* Banks hit by money laundering report
* Eurofins fall after results
* Beijing cuts GDP growth target for 2019 (Adds data, quote)
By Josephine Mason, Danilo Masoni and Julien Ponthus
LONDON, March 5 (Reuters) - European stocks edged higher at the close of a choppy and directionless session where indexes hovered around the flotation mark in the lack of news about Sino/U.S. trade talk.
The pan-European STOXX 600 closed up 0.2 percent after trading in the red for part of the day, extending a three-day rally into four straight days of gains.
“There seemed to be no overriding theme to Tuesday’s trading”, wrote Connor Campbell, an analyst at Spreadex.
Noting buoyant U.S. family homes sales and positive data for the services sector, Stephane Ekolo, an equity strategist at Tradition in London, said “positive datapoint in the U.S. somehow gave a bit of respite”.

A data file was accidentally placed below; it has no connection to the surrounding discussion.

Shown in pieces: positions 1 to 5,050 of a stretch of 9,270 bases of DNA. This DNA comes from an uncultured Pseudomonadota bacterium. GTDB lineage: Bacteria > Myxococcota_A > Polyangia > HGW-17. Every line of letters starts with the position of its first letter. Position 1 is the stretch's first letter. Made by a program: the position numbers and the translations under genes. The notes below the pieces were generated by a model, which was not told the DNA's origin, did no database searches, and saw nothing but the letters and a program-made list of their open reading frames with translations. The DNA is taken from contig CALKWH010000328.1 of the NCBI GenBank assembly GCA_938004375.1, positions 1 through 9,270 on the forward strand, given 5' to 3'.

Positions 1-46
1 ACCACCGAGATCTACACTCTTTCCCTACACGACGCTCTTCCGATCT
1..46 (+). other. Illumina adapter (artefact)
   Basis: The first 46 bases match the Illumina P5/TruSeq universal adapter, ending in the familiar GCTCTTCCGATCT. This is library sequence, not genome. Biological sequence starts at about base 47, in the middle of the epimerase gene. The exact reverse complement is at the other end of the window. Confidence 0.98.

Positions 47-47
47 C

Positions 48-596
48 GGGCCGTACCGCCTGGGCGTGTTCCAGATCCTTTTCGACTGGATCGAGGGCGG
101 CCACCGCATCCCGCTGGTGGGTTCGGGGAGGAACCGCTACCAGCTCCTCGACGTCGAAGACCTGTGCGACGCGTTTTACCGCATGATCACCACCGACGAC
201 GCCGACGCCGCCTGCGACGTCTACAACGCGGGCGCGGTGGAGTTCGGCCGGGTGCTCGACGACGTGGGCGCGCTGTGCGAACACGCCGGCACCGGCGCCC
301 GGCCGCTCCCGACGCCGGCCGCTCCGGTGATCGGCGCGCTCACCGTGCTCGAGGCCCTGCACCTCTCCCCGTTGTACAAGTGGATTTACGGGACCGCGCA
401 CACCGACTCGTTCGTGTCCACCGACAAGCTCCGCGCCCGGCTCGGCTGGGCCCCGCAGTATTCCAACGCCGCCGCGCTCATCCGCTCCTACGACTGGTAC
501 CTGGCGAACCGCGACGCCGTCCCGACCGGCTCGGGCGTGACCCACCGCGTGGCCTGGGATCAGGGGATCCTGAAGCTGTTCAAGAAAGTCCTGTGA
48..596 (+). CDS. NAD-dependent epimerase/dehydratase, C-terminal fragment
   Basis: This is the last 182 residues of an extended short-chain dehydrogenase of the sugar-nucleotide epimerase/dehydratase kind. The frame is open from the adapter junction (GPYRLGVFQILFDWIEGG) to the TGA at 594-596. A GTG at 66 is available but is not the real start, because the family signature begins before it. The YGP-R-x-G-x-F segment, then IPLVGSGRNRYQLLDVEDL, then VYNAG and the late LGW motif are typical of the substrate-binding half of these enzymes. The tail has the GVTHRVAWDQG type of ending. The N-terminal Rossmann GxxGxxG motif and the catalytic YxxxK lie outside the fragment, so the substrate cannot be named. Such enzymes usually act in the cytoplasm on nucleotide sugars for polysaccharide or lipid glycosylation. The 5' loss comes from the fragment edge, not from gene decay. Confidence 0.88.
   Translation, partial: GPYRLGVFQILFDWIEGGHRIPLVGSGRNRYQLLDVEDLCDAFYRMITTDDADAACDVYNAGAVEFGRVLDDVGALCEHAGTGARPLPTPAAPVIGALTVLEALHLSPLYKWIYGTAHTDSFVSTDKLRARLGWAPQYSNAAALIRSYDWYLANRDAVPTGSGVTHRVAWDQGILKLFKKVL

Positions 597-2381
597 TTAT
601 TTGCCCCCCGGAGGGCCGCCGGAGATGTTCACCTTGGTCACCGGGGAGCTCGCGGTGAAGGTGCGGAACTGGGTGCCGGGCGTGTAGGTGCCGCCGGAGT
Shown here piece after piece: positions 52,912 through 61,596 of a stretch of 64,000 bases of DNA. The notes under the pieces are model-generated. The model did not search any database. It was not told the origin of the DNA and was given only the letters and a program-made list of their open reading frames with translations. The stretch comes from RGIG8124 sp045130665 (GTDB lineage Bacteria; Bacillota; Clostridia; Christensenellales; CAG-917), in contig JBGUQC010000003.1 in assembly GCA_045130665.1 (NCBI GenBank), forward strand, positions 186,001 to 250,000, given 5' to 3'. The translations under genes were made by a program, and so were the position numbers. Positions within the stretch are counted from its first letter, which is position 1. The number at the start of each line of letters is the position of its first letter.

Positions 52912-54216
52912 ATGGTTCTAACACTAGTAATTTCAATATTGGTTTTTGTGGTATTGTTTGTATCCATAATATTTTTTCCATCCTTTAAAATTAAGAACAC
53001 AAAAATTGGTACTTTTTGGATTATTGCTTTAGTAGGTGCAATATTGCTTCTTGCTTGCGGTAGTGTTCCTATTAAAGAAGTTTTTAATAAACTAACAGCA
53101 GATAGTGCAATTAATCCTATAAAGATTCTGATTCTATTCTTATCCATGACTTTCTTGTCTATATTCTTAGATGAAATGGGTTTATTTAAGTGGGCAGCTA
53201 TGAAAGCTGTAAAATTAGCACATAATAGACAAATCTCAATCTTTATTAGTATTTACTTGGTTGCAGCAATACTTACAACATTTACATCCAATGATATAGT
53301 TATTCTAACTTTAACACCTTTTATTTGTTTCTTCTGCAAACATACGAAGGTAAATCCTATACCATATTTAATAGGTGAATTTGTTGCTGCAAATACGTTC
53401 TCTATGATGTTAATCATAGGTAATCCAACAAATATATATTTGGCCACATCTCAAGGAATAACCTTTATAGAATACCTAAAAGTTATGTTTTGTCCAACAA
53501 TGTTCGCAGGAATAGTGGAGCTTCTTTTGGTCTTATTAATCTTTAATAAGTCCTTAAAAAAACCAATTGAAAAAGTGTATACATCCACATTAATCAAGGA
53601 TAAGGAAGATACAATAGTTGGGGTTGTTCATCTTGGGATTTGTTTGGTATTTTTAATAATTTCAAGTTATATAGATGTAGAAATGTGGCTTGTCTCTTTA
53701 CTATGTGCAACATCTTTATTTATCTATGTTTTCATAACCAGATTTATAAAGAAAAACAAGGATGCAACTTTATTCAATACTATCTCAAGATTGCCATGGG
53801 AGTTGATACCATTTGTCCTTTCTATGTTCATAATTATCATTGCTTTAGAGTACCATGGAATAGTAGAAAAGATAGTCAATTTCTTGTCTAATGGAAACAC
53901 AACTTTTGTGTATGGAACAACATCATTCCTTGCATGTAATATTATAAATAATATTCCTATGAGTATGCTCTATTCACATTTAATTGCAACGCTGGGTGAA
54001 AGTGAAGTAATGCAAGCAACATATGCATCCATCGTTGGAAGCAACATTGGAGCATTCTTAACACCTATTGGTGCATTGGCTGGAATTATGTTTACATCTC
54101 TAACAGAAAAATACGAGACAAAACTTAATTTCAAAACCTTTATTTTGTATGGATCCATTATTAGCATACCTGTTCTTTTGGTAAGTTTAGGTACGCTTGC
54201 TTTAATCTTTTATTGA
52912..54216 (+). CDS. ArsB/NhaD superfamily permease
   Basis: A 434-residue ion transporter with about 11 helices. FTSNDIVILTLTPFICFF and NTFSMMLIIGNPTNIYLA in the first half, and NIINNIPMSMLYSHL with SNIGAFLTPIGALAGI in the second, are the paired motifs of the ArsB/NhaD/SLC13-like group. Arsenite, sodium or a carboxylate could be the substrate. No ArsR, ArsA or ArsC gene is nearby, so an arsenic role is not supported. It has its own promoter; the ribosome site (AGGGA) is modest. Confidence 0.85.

Equities also briefly perked up after euro-zone data showed business activity accelerated more than expected last month, helping offset downbeat news from China.
Chinese Premier Li Keqiang cut the government’s 2019 growth target to 6.0-6.5 percent, as expected, and promised more stimulus, including cuts in taxes, increases in infrastructure investment, and lending to small firms.
Still, autos and suppliers were the worst performers, losing 0.5 percent.
It was also a bad day for European banks which lost 0.4 percent with shares in Austria’s Raiffeisen Bank International (RBI) falling more than 12 percent.
The share price falls followed a report by a collective of European news outlets called the Organised Crime and Corruption Reporting Project (OCCRP) which was based on what it said were leaked documents detailing transactions worth more than $470 billion sent in 1.3 million transfers from 233,000 companies.
Among individual movers, Eurofins fell close to 10 percent after the food and biopharma product testing firm said it would curb its M&A activity in a bid to shore up margins and cash flow.
Evonik shares rose 4.3 percent after the German chemicals group reported a slight rise in profits thanks to its coating additives and engineering plastics division. (Reporting by Josephine Mason; Editing by Helen Reid and Andrew Cawthorne)